Not everyone’s ideal vacation involves lounging on a beach or schlepping through amusement parks. Each year, millions of travelers around the world seek out trips that offer more than adventure through voluntourism.
What is voluntourism?
Voluntourism, a combination of volunteering and tourism, is a multi-billion dollar industry that is growing in popularity each year among young adults and even families with young children. It caught the attention of readers on our recent poll in DermPulse, and offers a unique experience in travel, cultural immersion, and a way to give back.
Shannon O’Donnell, National Geographic Traveler of the Year, author of The Volunteer Traveler’s Handbook, founder of Grassroots Volunteering, has been traveling the world through volunteerism since 2008. Sharing her stories through her book and her blog, A Little Adrift, O’Donnell offer tips, resources, and cost-saving strategies for individuals who want to spend their free time in the service of others abroad.
Sharing her inspiration for voluntourism with DermPulse, O’Donnell says she initially set out on a one-year world trip that turned into so much more.
“Service was always a part of my life before I left to travel, and when I set out on a one-year round the world trip, I knew that I wanted to find a way to incorporate volunteering into my travels,” O’Donnell says. “Over the years, I have always researched places online before heading to a new place, and talk to other travelers to find organizations that might need my skills.”
O’Donnell wanted to add meaning to her love of traveling, and shares a list of tourism-facing social enterprises on her Grassroots Volunteering website. She says volunteer travel enables her to see the world and have an impact at the same time.
“Instead of reserving my service to only when I can find a way to volunteer, being a responsible traveler and infusing money into the right places means my impact is far larger,” O’Donnell says.
A growing industry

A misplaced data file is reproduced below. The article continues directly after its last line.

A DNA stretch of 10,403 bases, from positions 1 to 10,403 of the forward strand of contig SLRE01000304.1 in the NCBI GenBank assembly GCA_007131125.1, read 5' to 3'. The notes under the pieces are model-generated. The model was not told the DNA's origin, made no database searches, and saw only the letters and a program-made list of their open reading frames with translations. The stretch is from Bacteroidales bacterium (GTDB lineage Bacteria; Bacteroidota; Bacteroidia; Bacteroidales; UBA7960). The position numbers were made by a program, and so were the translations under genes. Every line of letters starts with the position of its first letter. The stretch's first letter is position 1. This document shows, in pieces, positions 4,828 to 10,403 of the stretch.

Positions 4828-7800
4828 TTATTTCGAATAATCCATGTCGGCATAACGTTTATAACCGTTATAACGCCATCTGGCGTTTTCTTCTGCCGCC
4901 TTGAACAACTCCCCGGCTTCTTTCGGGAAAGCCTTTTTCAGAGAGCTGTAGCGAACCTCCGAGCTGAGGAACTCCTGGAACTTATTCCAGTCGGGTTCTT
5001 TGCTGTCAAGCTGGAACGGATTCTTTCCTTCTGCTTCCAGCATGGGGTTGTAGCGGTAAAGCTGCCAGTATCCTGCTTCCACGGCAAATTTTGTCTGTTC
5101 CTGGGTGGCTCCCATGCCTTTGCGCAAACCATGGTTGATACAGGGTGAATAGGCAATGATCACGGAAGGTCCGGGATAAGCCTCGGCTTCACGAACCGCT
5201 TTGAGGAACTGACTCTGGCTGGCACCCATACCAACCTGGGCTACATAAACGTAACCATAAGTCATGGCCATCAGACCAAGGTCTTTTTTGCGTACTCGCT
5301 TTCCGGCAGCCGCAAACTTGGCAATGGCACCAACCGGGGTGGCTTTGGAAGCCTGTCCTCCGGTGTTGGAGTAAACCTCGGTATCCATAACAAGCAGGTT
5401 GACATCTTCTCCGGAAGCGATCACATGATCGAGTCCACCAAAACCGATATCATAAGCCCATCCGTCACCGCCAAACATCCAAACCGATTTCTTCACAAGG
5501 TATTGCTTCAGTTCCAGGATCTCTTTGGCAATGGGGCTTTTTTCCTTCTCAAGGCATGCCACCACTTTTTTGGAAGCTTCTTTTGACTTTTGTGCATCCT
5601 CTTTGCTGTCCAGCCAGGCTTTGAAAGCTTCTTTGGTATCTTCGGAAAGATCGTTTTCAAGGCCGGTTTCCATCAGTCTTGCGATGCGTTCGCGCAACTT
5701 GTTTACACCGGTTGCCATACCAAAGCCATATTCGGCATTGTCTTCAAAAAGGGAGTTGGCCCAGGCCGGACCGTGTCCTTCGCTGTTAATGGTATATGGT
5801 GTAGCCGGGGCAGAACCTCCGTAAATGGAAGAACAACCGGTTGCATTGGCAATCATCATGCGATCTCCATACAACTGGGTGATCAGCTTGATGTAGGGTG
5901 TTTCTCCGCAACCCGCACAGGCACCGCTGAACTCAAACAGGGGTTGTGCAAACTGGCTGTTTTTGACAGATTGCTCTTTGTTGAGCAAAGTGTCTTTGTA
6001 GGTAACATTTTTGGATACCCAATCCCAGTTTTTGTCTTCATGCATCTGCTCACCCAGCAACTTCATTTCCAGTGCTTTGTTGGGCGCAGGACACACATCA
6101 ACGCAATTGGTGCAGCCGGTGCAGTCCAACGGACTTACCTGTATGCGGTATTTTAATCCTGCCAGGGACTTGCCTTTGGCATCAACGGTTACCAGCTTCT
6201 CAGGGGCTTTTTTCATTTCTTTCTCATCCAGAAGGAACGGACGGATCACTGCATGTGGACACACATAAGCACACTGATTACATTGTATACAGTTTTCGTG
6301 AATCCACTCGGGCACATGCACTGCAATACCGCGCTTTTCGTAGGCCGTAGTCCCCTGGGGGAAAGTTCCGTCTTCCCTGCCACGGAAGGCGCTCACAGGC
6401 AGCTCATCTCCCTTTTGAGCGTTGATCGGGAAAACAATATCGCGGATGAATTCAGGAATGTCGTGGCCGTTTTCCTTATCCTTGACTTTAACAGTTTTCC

O’Donnell is not alone in her quest to make an impact through travel. A 2015 poll by Marriott Rewards Credit Card from Chase found that 84% of millennials want to travel abroad for volunteerism. While young adults in their “gap years” are often what first comes to mind when thinking of volunteer travel, another 2015 study found that families with young children are attracted to voluntourism, too. A 2015 poll by the Family Travel Association and the NYU School of Professional Studies found that 10% of families reported taking volunteer mission trips, and 29% are planning such a trip in the future.
For medical professionals, there are volunteerism opportunities abroad in medical service. Many health organizations offer resources for employees looking to volunteer their time abroad, and there are numerous organizations to facilitate such trips. Some companies even offer time off-whether paid or unpaid-for volunteer travel or contribute to a traveler’s expenses. But that isn’t the limit on voluntourism.
“There's an incredible array of opportunities for any type of volunteer,” O’Donnell says. “You can engage in conservation, teaching, disaster relief, and more. If it's a skill that you have, there chances are you can find an organization in the world that could use that knowledge.”
Do your research
O’Donnell recommends doing research on the many types of volunteer travel to fit your needs, budget, and qualifications.
“Do your research before you leave home,” she says. “It's your job to be sure your volunteer project and organization are using the best ethical practices for the industry, so read up a lot, and ask a lot of questions so you can best avoid any ethically iffy projects.”
O’Donnell says impacts aren’t limited to volunteering, either. Responsible travelers can help make an impact in many ways, even when traveling for pleasure.
“For those taking any type of trip, there is no limit to the ways that you can use your tourism dollars to directly benefit local communities through booking the right hotels and tour experiences, and picking restaurants with a social mission,” she says.